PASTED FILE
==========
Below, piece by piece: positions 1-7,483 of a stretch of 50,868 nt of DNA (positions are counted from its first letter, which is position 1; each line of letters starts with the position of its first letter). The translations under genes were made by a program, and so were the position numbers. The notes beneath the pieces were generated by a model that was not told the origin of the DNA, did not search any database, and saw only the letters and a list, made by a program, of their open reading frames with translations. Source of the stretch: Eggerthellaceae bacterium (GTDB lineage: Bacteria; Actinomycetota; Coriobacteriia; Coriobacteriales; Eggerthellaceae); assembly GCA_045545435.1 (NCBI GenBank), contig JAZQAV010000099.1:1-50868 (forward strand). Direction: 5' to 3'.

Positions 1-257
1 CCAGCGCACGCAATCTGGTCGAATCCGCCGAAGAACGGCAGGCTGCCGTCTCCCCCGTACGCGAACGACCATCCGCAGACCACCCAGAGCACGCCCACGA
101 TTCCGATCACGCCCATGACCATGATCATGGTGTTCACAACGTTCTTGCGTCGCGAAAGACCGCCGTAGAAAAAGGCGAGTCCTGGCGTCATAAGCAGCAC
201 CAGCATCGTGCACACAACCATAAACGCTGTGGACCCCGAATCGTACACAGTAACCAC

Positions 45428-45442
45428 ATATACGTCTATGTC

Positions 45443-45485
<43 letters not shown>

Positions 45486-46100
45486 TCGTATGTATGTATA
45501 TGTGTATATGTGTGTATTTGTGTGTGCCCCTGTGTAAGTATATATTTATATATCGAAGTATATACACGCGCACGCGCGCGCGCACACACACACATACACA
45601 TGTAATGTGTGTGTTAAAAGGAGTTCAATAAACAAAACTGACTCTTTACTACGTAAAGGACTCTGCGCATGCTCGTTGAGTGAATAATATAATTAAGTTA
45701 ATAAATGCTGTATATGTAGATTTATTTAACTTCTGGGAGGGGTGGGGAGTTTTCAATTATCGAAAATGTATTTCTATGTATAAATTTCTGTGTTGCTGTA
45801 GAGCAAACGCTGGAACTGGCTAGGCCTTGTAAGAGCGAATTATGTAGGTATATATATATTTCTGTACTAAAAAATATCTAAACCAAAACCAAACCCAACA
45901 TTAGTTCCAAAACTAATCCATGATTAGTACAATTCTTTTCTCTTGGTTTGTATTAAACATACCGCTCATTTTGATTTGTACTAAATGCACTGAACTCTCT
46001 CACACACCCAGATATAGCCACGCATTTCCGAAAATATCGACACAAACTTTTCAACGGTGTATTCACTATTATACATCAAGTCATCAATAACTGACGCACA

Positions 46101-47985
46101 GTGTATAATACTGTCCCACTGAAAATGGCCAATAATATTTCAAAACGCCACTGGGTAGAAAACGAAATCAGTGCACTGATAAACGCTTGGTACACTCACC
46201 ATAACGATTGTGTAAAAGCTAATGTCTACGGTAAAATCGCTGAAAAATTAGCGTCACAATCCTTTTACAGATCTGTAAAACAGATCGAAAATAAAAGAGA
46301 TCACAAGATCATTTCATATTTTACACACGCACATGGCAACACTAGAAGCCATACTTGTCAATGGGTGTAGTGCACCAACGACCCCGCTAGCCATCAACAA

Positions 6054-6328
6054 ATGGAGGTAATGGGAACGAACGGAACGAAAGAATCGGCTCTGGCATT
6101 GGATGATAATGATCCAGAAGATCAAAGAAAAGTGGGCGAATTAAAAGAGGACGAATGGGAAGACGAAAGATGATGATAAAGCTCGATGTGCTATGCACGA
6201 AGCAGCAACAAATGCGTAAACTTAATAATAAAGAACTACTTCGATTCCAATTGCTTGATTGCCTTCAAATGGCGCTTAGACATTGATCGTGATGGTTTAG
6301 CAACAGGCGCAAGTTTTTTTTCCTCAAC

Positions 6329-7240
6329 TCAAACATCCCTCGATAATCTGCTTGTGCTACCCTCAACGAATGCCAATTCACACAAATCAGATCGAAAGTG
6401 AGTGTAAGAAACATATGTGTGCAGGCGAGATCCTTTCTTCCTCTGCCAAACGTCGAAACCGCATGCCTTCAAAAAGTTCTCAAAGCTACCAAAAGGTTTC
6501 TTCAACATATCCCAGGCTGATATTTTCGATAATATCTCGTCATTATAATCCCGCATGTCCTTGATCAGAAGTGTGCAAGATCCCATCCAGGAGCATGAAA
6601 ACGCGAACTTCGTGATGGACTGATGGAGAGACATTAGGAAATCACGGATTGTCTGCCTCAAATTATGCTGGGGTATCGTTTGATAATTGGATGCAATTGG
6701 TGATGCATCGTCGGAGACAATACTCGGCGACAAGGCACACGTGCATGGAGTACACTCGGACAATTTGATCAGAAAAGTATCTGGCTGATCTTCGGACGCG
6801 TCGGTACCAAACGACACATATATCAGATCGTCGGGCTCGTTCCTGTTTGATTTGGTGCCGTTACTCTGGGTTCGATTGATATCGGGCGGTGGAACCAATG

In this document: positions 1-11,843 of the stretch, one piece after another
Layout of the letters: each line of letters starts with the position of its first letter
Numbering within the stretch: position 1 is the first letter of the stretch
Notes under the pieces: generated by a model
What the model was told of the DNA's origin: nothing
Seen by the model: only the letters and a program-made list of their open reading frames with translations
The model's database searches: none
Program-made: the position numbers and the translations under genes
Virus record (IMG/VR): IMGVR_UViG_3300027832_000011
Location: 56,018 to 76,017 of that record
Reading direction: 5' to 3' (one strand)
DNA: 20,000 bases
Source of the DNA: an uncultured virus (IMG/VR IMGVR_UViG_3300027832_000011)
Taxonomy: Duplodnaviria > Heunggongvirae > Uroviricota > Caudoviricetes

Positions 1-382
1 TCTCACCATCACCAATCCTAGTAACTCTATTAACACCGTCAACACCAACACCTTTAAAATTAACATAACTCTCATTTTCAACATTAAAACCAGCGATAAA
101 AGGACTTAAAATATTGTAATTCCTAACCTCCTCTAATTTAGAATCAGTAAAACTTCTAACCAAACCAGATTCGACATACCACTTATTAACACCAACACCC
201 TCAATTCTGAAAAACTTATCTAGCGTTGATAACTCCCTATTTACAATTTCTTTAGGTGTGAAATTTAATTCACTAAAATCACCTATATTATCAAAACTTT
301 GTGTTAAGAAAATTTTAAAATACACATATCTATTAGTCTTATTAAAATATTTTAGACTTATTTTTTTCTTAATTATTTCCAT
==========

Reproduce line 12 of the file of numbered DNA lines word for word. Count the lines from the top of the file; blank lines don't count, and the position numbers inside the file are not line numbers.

45501 TGTGTATATGTGTGTATTTGTGTGTGCCCCTGTGTAAGTATATATTTATATATCGAAGTATATACACGCGCACGCGCGCGCGCACACACACACATACACA